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flowerbug

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hospitalizations are increasing now after being fairly stable or declining. so the back to school infections are getting spread to the more vulnerable people who've been protected up to this point. the next few months are going to be "interesting" again. *sigh*
 

Rhodie Ranch

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Two teachers in the Woodland elem school district near Vancouver WA were diagnosed two weeks ago. It shut down the schools. Luckily my SIL doesn't do his SLP at the elem level in that district.
 

Zeedman

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It was pretty much assumed that Covid infections would spike again in the Fall. The return of children to school has no doubt contributed to that. IMO we will see another spike when cold weather drives everyone indoors. :( I'm concerned - as I was during the cold months early in the outbreak - that forced-air heating has the potential to cause super-spreader events. Social distancing is based upon the assumption of stagnant air; it offers no protection when air is forcefully circulated.

DW & I went to visit one of our sons for his birthday last month. He has children who play freely with all of the neighborhood kids at their homes, and allows them to bring their friends into his house. DW & I spent all of our time there outside. DS said that he isn't going to allow Covid to disrupt their lifestyle, and isn't afraid. I understand that attitude, and if I was younger, might feel the same way. Unfortunately, that also means we won't be spending much time together in the future. :(

I see signs everywhere that the young - who are least at risk - are beginning to accept that risk as part of life, and move on. To them, Covid is less dangerous than the flu, which we have already accepted culturally regardless of the fact that it kills indiscriminate of age. Such an attitude shift is inevitable, we can't just "stop the world" while waiting for a vaccine which may - or may not - put an end to this.

Wisconsin has turned into "ground zero", we have one of the largest outbreaks in the country right now. My county & the county adjacent are among the highest, with 100+ new cases per day. DW & I had reached the point where we felt comfortable doing weekly shopping, regardless of the increasing number of people we encounter there who refuse to wear masks. We are rethinking that now.
 

digitS'

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Could this country have done better? Could it do better now?

Looking at other countries with advanced technology and health care: Germany with 25% of the US population has 9,500 deaths from Covid-19.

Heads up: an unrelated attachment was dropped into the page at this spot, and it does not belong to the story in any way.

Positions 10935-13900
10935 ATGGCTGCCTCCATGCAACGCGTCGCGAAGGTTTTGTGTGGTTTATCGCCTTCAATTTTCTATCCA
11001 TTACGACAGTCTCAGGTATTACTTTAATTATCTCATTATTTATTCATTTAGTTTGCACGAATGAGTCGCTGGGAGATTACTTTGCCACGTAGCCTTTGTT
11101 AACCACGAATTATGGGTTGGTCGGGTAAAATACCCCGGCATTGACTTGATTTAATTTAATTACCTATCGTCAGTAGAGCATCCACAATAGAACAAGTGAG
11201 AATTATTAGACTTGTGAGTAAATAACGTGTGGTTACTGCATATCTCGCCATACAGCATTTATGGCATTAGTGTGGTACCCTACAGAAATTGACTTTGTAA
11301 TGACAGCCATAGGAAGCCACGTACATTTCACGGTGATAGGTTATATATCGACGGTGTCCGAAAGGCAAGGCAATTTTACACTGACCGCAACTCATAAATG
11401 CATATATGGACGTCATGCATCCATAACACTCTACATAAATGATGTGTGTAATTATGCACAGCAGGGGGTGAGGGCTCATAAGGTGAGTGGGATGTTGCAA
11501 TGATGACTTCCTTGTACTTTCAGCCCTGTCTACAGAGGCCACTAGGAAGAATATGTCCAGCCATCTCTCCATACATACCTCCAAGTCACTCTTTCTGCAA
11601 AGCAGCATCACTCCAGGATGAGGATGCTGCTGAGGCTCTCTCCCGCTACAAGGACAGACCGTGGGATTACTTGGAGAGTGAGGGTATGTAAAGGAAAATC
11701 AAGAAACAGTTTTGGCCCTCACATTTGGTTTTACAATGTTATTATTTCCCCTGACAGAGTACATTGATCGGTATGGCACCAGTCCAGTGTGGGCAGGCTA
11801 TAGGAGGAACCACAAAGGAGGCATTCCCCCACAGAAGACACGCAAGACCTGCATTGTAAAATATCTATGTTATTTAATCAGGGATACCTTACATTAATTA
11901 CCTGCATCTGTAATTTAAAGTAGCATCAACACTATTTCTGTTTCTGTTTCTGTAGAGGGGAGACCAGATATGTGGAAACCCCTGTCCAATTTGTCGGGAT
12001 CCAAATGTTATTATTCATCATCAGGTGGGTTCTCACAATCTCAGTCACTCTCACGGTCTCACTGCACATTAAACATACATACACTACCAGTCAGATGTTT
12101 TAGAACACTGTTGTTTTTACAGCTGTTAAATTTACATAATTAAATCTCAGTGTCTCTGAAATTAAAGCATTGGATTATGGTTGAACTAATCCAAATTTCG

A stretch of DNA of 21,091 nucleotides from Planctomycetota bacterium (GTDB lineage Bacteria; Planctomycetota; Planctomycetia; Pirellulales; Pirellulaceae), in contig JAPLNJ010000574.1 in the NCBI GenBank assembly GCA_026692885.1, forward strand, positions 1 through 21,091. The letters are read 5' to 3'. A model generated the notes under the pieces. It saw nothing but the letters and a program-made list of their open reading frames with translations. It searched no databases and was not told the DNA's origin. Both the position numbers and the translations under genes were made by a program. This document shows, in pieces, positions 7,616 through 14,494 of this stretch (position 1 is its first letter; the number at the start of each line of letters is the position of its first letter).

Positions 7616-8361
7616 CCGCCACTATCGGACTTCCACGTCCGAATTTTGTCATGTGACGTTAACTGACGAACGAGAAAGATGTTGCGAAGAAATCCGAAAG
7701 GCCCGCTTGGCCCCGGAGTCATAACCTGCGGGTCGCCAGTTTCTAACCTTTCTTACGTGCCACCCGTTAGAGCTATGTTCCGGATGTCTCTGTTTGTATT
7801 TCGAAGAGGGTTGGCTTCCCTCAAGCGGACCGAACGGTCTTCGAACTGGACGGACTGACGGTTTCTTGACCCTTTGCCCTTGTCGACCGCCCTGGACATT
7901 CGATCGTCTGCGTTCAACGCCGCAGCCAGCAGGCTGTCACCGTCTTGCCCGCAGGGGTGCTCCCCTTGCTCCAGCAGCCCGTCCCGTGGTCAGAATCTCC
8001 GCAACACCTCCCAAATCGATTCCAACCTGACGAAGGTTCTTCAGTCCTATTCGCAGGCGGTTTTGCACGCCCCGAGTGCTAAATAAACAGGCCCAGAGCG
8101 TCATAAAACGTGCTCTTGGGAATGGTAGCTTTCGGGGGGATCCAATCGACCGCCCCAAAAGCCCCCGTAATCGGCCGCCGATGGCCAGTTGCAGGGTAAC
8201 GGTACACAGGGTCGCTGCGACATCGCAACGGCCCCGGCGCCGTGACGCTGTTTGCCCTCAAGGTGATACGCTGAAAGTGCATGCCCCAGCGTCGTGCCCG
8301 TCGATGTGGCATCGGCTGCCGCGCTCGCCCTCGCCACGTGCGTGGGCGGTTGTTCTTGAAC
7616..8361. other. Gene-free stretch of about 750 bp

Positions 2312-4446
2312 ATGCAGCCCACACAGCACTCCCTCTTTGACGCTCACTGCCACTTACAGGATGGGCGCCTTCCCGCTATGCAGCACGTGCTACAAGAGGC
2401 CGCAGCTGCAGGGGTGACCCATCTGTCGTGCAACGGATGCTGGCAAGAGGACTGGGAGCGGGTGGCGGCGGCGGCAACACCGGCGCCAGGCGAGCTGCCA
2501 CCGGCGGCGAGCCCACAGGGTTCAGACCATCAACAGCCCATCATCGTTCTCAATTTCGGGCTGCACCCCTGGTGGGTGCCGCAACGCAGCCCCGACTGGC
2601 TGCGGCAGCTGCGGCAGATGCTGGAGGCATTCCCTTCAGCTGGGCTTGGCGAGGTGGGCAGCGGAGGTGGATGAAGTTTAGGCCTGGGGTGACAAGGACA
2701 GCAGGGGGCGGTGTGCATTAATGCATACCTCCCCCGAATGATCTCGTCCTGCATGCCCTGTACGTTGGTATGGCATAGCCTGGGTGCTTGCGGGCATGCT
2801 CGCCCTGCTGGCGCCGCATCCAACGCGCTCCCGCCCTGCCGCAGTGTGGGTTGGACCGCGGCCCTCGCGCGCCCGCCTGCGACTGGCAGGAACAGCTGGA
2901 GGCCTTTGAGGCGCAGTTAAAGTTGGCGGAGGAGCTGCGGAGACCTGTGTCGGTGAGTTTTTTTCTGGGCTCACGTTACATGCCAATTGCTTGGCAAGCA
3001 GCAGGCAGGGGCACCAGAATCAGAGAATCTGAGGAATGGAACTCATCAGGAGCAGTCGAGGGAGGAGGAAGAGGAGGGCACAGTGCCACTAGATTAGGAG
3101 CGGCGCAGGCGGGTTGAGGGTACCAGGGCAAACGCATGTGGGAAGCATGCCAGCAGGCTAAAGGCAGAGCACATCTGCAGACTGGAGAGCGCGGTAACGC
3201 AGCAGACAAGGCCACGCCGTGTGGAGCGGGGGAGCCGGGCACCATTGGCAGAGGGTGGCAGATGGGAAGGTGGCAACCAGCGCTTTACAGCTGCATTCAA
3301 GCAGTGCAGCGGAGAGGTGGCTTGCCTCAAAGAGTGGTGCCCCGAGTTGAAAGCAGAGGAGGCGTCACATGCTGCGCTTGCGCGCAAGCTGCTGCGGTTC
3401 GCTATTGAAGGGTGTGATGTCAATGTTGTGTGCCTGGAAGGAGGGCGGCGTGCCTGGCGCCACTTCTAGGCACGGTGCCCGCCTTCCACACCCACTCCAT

That is less than 5% of Covid-19 deaths that Americans have experienced.

Japan has done even better. We can think that age is a deciding factor with the virus. It is but Japan's general population median age is 10 years older than the US. There are plenty of vulnerable, elderly people.

Steve
 

flowerbug

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Could this country have done better? Could it do better now?

Looking at other countries with advanced technology and health care: Germany with 25% of the US population has 9,500 deaths from Covid-19.

That is less than 5% of Covid-19 deaths that Americans have experienced.

Japan has done even better. We can think that age is a deciding factor with the virus. It is but Japan's general population median age is 10 years older than the US. There are plenty of vulnerable, elderly people.

Steve

i don't think they have as much of the complicating factors like obesity, heart disease, etc. as we do here...


here is obesity:

"Only 3.6 percent of Japanese have a body mass index (BMI) over 30, which is the international standard for obesity, whereas 32.0 percent of Americans do. A total of 66.5 percent of Americans have a BMI over 25, making them overweight, but only 24.7 percent of Japanese.May 22, 2020"


i'll leave the rest as an exercise for the reader... ;)
 

digitS'

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i'll leave the rest as an exercise for the reader... ;)
The New England Journal of Medicine citing information from John Hopkins University:

"The death rate in this country is more than double that of Canada, exceeds that of Japan, a country with a vulnerable and elderly population, by a factor of almost 50..."

LINK
 

flowerbug

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The New England Journal of Medicine citing information from John Hopkins University:

"The death rate in this country is more than double that of Canada, exceeds that of Japan, a country with a vulnerable and elderly population, by a factor of almost 50..."

LINK
i'm sad at the state of our nation, but i'm also sad that those authors really didn't even do a minor amount of digging like i already did which shows up some of the factors which affect the differences in the rates of death from this disease.
 
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